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Kenneth Patchen

Editorial in kaldron 9, winter 1978-79
by Karl Kempton

1) wide crack in concrete

mention the visual poetry of kenneth patchen and usually his picture poems are what come to mind or are discussed - the poems in the new directions books such as HURRAH FOR ANYTHING, HALLELUJAH ANYWAY, BUT EVEN SO, and WONDERINGS. how many people i wonder are aware of the earlier visual poems in his novels and an earlier volume of poems? of those aware, how many continue to ignore the strength of vision and importance of this work within the context of the world-wide revival of the visual poem? for how long are those within the so-called critical enclaves of concrete and visual poetry going to continue ignoring the fact that patchen composed texts and poems which broke the linear reading habit with typographical fragmentation issuing the unique and inherent communication of letters, phonic characters, graphic signs, words and word groupings? or that he expanded the non-linear further with list poems, pattern poems, diagram poems, number poems, repetition poems, visual poems, op poems, and picture poems? or that he composed series after series of kinetic poems and events to add multi-dimensional cross currents which dance thruout the work all the while focusing with his esthetic sensibility upon the creative arrangement by embracing the expanse offered by love? SLEEPERS AWAKE, 1946, and PANELS FOR THE WALLS OF HEAVEN, 1946. these are the two major works which are continually ignored along with even earlier works in THE JOURNAL OF ALBION MOONLIGHT and CLOTH OF THE TEMPEST.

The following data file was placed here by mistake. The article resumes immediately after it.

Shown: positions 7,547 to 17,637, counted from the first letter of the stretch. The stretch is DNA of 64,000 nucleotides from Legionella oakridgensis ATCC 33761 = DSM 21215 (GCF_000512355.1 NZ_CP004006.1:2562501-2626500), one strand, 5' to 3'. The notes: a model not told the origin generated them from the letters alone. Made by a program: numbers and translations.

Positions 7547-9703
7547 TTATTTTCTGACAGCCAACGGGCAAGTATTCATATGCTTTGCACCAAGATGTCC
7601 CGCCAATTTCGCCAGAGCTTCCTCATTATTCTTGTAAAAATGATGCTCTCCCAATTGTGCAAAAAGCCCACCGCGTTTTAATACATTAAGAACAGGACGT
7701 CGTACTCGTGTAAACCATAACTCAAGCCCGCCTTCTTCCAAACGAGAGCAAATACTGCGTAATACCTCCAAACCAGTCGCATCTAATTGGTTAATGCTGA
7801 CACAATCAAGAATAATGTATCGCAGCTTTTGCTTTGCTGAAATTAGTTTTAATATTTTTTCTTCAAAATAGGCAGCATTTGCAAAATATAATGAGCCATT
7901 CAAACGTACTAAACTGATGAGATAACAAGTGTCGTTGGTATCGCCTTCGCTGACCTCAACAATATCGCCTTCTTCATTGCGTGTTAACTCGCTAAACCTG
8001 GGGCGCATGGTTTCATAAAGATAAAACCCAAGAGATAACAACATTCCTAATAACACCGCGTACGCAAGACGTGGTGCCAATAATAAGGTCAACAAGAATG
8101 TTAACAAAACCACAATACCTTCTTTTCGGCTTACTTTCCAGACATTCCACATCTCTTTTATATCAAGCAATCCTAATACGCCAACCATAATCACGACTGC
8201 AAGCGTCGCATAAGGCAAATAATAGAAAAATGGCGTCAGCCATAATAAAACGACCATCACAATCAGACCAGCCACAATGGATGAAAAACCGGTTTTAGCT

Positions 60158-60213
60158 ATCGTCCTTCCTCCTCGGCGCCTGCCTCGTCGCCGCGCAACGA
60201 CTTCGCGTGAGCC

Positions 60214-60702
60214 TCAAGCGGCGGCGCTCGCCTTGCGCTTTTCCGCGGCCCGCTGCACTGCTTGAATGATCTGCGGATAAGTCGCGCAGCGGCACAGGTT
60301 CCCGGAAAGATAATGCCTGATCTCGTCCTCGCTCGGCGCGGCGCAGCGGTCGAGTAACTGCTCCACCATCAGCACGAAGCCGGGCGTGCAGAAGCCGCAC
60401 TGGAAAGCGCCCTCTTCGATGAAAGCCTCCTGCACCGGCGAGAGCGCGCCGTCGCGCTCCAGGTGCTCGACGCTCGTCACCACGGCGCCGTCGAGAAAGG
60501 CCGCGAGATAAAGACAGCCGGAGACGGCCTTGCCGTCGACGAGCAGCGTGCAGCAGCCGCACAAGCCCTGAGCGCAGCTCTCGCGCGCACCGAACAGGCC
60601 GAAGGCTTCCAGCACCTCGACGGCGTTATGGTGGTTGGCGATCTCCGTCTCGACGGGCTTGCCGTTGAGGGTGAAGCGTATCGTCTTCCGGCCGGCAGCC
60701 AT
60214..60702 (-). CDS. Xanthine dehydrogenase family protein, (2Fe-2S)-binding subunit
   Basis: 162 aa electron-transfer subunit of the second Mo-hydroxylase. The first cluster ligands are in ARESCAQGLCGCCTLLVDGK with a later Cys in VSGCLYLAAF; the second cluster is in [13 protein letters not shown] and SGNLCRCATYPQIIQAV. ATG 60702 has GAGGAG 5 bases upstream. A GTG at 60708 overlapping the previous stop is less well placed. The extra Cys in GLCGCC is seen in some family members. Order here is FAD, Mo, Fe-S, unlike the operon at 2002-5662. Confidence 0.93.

SLEEPERS AWAKE and PANELS FOR THE WALLS OF HEAVEN were published 5 years before the founder of concrete poetry, eugene gomringer, wrote his first constellation, and 10 years before concrete poetry began flaking around the globe. SLEEPERS AWAKE was written in 1945; its visuals were either prepared in advance in the manuscript or type-composed alongside the press during the book's printing. padell book company of new york was the publisher. bern porter, a master of the found poem, published PANELS in berkley. porter wrote me that this first edition--reviewed by no one--now sells for $65 unless covered with patchen hand painting which boosts the collector's take to $250. naturally in the unnatural state neither the patchens or porters saw/see any of this coin other than in the listings. also, he says that it is his belief these 2 books are the world's greatest of their kind. i have seen nothing to contradict porter. both books mapped a vast territory using the above mentioned variety of forms later remapped by scores of concrete poets during the 50's, 60's and on into this nearly vanished decade. during the remapping, patchen, having already exhausted his creative fragmented typography by 1946, turned his attention and vision to painted books and picture poems extending the visual virtuosity of his written word. the PANELS were a continuation of his esthetic fragmentation from SLEEPERS AWAKE and the beginning of his picture poems.